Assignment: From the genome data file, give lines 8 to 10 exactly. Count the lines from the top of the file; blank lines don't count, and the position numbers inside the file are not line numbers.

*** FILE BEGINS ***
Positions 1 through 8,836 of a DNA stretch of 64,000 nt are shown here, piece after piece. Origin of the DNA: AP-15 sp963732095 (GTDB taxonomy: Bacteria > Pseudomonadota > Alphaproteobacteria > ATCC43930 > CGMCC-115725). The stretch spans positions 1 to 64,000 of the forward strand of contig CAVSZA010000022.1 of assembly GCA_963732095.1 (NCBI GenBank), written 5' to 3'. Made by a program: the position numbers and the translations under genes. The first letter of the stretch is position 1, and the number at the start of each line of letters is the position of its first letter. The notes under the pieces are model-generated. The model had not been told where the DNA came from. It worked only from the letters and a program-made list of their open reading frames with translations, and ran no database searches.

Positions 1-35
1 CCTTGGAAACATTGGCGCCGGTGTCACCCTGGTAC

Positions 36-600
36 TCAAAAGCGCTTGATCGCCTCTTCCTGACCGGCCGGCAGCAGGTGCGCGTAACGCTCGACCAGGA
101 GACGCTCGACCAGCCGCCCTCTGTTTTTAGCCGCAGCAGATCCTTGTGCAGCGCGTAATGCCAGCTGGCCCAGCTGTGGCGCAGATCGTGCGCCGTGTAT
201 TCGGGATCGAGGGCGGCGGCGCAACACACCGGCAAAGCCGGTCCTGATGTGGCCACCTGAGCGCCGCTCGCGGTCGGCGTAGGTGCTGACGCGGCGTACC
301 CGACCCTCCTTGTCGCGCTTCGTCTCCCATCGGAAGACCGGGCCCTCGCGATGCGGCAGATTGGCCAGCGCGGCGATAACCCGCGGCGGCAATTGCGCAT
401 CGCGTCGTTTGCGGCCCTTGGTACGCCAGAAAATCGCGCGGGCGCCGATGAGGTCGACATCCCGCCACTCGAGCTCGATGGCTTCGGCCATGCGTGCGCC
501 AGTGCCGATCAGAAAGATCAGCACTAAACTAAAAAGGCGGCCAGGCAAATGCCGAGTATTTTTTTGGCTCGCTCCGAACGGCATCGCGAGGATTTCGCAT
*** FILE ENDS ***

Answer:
301 CGACCCTCCTTGTCGCGCTTCGTCTCCCATCGGAAGACCGGGCCCTCGCGATGCGGCAGATTGGCCAGCGCGGCGATAACCCGCGGCGGCAATTGCGCAT
401 CGCGTCGTTTGCGGCCCTTGGTACGCCAGAAAATCGCGCGGGCGCCGATGAGGTCGACATCCCGCCACTCGAGCTCGATGGCTTCGGCCATGCGTGCGCC
501 AGTGCCGATCAGAAAGATCAGCACTAAACTAAAAAGGCGGCCAGGCAAATGCCGAGTATTTTTTTGGCTCGCTCCGAACGGCATCGCGAGGATTTCGCAT